Psychology is the scientific study of people, the mind and behaviour. The subject is taught by a specialist teacher and follows the AQA specification.
Psychology is a very popular subject which aims to develop a range of skills valuable in further education and the workplace.
These skills include critical analysis, presenting an argument fluently, analysing and interpreting data, and planning and conducting research.
Psychology is a broad subject with significant biological content and should appeal to students who are interested in science and specifically in understanding peoples behaviour and thinking, including the underlying drivers behind behaviour, such as the influence of genes, neurotransmitters and hormones, as well as the influence of peoples early experiences.
The scheme of work follows the AQA specification closely, although Research Methods is taught alongside the other topics, so that students can see how Research Methods are utilised in the studies we cover.
The A-Level course is a linear course with three two-hour exam papers at the end of Year 13:
Memory: Theories and research into memory, forgetting and eyewitness testimony.
Social Influence: Explanations of conformity, obedience and resistance to social influence.
Attachment: Research into human and animal attachment. Effects of deprivation and institutionalisation.
Psychopathology: Definitions of abnormality. The clinical characteristics, explanations and treatment of phobias, depression and obsessive compulsive disorder.
Approaches in Psychology: Wundt, learning, cognitive, biological, psychodynamic and humanistic approaches.
Biopsychology: The nervous system, neurons and synaptic transmission. The endocrine system. Localisation and lateralisation of brain function.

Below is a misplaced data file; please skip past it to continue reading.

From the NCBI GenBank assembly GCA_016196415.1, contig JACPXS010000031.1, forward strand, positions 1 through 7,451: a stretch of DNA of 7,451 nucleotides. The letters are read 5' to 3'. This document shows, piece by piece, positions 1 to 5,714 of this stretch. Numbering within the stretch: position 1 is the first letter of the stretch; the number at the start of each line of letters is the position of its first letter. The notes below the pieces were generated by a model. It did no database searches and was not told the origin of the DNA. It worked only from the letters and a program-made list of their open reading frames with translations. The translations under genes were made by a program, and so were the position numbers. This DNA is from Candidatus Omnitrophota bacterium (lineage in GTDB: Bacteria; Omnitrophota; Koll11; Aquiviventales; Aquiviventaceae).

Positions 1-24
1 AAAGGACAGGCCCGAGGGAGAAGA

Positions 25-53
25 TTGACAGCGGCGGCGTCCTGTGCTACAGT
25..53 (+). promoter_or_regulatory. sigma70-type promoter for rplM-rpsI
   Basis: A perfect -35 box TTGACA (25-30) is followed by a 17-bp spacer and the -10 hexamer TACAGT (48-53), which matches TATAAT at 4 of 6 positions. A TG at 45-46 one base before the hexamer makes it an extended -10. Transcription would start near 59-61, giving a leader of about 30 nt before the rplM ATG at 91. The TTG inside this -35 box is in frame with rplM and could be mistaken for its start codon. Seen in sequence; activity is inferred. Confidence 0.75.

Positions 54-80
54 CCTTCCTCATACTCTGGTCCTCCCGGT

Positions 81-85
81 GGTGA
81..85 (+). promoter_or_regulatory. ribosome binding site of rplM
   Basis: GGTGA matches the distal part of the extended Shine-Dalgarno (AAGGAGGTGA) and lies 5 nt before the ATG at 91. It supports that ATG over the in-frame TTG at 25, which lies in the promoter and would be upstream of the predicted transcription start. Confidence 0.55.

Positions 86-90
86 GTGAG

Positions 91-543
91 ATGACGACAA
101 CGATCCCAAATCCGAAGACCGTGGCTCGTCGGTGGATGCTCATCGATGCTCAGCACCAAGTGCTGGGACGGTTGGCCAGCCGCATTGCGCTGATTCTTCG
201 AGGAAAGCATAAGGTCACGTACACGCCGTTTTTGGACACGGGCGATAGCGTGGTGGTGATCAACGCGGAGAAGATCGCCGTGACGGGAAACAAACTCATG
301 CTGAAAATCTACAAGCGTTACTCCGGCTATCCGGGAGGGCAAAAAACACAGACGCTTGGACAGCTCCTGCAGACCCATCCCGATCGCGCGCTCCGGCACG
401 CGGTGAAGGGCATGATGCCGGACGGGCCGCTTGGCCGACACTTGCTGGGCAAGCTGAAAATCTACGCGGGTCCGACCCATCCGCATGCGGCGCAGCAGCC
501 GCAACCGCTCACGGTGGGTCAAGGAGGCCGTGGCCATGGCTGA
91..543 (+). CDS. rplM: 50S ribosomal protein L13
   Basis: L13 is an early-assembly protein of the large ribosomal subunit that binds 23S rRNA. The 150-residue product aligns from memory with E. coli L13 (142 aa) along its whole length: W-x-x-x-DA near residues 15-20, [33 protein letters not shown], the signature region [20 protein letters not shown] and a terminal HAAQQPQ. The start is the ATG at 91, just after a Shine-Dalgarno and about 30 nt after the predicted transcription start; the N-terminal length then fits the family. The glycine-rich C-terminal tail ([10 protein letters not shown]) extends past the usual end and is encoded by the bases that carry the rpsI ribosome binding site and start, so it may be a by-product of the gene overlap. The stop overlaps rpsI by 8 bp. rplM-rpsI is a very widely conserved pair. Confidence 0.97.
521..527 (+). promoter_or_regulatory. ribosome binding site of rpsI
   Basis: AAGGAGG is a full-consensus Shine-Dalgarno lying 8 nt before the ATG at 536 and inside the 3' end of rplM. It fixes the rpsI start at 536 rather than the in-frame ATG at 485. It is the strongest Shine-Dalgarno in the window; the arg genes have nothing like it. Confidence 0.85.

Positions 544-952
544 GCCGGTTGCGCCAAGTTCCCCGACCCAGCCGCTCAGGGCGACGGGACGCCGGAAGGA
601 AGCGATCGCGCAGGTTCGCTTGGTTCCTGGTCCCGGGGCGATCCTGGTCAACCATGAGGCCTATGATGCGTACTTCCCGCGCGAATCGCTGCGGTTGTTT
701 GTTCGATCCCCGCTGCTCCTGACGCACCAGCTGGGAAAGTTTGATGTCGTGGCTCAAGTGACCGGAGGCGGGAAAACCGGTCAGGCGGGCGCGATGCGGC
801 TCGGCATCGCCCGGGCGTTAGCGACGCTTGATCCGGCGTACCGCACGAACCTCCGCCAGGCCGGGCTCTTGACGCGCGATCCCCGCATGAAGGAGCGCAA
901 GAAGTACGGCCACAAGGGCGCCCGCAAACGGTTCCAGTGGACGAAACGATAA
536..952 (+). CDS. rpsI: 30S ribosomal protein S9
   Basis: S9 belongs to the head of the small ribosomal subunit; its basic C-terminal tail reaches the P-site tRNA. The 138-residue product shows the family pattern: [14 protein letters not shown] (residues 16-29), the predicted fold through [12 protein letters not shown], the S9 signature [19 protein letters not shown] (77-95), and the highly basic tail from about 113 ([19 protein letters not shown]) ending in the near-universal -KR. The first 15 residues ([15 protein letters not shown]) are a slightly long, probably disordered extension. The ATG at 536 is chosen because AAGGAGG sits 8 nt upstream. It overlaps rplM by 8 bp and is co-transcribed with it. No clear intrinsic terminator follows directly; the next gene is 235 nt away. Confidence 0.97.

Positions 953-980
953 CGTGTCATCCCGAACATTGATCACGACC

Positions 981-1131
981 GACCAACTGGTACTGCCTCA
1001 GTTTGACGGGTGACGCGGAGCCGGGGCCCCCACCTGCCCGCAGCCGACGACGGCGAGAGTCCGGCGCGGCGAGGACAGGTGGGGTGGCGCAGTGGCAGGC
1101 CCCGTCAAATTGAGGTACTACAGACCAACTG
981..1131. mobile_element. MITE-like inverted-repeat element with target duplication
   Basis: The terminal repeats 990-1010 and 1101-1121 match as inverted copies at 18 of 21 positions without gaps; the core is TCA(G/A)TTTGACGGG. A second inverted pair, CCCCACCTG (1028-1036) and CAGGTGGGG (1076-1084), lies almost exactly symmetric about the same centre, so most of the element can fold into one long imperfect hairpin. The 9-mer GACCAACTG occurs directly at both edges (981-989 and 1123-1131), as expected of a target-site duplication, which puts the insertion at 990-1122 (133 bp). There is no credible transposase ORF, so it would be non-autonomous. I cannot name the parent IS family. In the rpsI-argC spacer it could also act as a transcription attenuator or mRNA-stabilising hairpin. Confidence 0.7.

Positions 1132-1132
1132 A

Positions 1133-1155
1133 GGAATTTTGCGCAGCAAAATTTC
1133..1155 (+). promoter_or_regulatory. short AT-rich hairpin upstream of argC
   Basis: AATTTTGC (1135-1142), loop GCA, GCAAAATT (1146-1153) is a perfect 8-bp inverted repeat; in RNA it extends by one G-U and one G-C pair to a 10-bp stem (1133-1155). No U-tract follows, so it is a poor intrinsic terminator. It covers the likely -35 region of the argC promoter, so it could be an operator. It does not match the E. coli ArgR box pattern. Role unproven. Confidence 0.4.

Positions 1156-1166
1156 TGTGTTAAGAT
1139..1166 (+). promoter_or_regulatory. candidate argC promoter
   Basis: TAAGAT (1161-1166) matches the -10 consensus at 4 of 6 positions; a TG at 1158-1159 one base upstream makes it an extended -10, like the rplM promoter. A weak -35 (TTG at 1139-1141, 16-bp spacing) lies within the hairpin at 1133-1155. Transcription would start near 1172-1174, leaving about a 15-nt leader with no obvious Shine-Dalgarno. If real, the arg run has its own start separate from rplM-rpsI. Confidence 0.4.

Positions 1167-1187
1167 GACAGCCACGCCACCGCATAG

Brain plasticity. Ways of studying the brain. Biological rhythms.
Research Methods: how psychologists investigate thinking and behaviour. The scientific process. Data handling and analysis. Inferential Statistics.
Issues and Debates in Psychology: Gender and culture bias. Free will and determinism. The nature-nurture debate. Holism and reductionism. Idiographic and nomothetic approaches. Ethical implications of research.
One topic from Relationships or Gender or Cognition & Development.
One topic from Aggression or Forensic Psychology or Addiction.
One topic from Stress or Schizophrenia or Eating Behaviour.
The Psychology Department also promotes extended development of skills and knowledge through promoting wider reading and extra-curricular activities such as visits to London Zoo for sessions about phobias and ‘Brain Day’ which involves a visiting professor sharing latest research in the field of neuroscience.
Students will also complete independent projects throughout the course to develop their research methods skills.
Our library has copies of a variety of books which extend students’ knowledge of psychology beyond the curriculum. Recommended reading includes: The anatomy of violence – Adrian Raine; Why we sleep – Matthew Walker; Into the grey zone – Adrian Owen; Skeleton cupboard – Tanya Byron; The man who mistook his wife for a hat – Oliver Sacks; Man’s Search for Meaning – Viktor Frankl; Sane new world – Ruby Wax; Thinking fast and slow – Daniel Kahnemann.
Students will also have access to a digital online version of the course textbooks which have interactive features.
Course Code: 7182 QAN: 601/4838/X
The Year 1 Text-book is Illuminate Publishing, AQA Psychology For A Level Year 1 & AS (Flanagan, Berry, Jarvis, Liddle). ISBN: 978-1-908682-40-6.
The Year 2 Textbook is Illuminate Publishing, AQA Psychology For A Level Year 2 (Flanagan, Berry, Jarvis, Liddle). ISBN: 978-1-908682-41-3
Students will need to purchase textbooks that they will use in class and at home.
Psychology A-Level complements a wide range of other A-Levels, in particular Biology (there is a significant element of biology in the Psychology specification); Geography and Sociology (there is some overlap with research methods and statistics). It is a helpful subject for anyone interested in pursuing a ‘people-centred’ career (e.g. teaching, police, social work, human resources) or those who might want to train to be a psychologist (e.g. Clinical, Occupational, Forensic or Educational Psychologist).